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With a perspective projection matrix and camera system already in place, I have a scene with a small jet fighter flying high over a wide and deep canyon with many cliffs and rocky surfaces; these are all being rendered as wireframes for now. The camera is following the ship which is flying entirely on the X-Z plane.

Right now, when the ship moves by some amount r, the entire canyon moves by that same amount in the opposite direction. I want to have parts that are further away from the camera to move slower, so I need parallax.

If I were going to implement parallax, in which part of the rendering system would it go, the projection matrix?

Below is a screenshot of the game as it is. The ship is moving forward and about to pass through some rocky crags.

enter image description here

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    \$\begingroup\$ If you are using 3D graphics, shouldn't that happen automatically? Depending how your camera is angled, the part of the canyon that is further away should look like it's moving slower, while the part of the canyon that is closer will look like its moving fast. Maybe it would help if you posted a picture of what the game looks like now and how you'd like it to look like. \$\endgroup\$ – TomTsagk Oct 4 '19 at 16:36
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    \$\begingroup\$ Are you using an orthographic projection matrix, or a perspective projection matrix with a very narrow field of view? These will suppress parallax - the parallax effect becomes stronger the wider your field of view spreads (a wider frustum in the distance compresses the displacement of the objects into fewer pixels of on-screen movement) \$\endgroup\$ – DMGregory Oct 4 '19 at 16:48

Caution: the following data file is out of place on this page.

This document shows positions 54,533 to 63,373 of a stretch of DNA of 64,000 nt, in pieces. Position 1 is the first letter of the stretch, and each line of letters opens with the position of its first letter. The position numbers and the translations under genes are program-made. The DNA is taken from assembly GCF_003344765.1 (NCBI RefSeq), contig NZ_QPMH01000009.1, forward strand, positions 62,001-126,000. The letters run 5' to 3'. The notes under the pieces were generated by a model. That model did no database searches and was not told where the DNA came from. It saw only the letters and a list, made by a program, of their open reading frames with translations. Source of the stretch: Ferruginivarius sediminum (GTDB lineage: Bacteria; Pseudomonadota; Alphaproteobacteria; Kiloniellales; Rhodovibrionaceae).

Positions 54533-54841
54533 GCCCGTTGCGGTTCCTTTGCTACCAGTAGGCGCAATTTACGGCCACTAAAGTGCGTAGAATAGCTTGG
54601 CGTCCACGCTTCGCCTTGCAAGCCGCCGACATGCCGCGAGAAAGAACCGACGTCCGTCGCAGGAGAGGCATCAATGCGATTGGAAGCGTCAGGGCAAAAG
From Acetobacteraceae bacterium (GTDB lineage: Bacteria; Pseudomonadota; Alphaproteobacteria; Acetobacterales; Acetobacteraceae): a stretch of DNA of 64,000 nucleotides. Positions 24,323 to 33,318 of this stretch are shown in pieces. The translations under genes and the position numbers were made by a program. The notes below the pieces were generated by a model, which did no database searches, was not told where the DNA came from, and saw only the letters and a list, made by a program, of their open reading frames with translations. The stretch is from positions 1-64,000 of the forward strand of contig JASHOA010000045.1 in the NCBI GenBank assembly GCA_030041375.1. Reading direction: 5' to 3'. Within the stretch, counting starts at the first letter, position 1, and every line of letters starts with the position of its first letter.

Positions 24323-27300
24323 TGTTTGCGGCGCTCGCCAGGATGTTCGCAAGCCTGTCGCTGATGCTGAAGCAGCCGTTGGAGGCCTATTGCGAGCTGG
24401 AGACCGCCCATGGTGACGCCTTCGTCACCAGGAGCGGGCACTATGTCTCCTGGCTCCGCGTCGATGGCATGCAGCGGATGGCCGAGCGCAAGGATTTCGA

• \$\begingroup\$ @DMGregory I am using a perspective project matrix. The original fov was 60deg, so I changed it to 90deg, and the effect seems slightly more apparent, but what should I do if I want to strengthen it? If I increase the fov any more, then it will look fish-eyed, and I don't want that. \$\endgroup\$ – Mode77 Oct 4 '19 at 18:18
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    \$\begingroup\$ Actually DMGregory’s answer is a frequent used technique- for examply the ‘speed boost’ effects in Need4Speed or Burnout games use this effect to increase the sense of speed. \$\endgroup\$ – Felsir Oct 4 '19 at 18:49
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    \$\begingroup\$ It sounds like your canyon model has a very shallow depth then, so there's very little differentiation in apparent speed between the closest and furthest parts of the mesh. Have you tried stretching out the depth of your model, or adding a copy in the deep background, to evaluate the effect of depth range? \$\endgroup\$ – DMGregory Oct 4 '19 at 19:09
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It turns out the reason I couldn't see the parallax effect very well was that all the features of the landscape had the same relative scale. When I added some objects to the scene that were much smaller than the terrain, I bolted past them with higher speed than the landscape was moving.

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